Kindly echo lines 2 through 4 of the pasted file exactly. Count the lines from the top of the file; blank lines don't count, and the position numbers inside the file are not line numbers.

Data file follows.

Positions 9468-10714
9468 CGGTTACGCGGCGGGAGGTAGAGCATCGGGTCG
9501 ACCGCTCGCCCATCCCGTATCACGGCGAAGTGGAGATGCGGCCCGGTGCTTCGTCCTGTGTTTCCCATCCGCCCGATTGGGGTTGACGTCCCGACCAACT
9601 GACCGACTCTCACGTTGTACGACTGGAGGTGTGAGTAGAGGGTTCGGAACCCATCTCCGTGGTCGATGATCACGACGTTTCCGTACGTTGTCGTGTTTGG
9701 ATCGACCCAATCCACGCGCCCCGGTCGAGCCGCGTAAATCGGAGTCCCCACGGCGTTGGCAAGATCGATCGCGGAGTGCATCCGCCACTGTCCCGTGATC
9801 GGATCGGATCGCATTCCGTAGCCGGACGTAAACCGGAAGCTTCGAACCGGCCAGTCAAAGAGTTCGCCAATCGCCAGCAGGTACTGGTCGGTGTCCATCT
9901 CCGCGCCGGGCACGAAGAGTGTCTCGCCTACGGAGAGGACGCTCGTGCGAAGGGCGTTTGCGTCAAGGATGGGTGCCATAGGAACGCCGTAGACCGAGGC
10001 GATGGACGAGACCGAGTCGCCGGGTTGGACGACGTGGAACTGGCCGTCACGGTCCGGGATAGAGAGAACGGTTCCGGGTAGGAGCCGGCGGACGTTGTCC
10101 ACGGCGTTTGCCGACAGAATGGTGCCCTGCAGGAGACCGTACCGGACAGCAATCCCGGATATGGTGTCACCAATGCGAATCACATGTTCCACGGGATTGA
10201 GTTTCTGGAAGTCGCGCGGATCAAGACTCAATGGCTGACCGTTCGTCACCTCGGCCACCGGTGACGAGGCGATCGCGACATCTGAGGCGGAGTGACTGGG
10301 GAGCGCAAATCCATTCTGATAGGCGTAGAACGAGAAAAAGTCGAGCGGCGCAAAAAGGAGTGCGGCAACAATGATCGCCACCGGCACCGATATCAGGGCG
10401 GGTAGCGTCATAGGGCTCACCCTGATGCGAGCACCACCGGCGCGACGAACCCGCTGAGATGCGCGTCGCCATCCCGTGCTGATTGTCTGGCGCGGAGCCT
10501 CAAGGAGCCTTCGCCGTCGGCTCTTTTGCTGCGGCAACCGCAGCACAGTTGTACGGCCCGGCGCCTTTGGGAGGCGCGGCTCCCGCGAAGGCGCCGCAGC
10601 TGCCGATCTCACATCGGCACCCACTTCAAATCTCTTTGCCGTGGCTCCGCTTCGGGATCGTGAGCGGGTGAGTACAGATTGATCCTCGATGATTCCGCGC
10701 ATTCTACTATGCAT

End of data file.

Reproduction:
9468 CGGTTACGCGGCGGGAGGTAGAGCATCGGGTCG
9501 ACCGCTCGCCCATCCCGTATCACGGCGAAGTGGAGATGCGGCCCGGTGCTTCGTCCTGTGTTTCCCATCCGCCCGATTGGGGTTGACGTCCCGACCAACT
9601 GACCGACTCTCACGTTGTACGACTGGAGGTGTGAGTAGAGGGTTCGGAACCCATCTCCGTGGTCGATGATCACGACGTTTCCGTACGTTGTCGTGTTTGG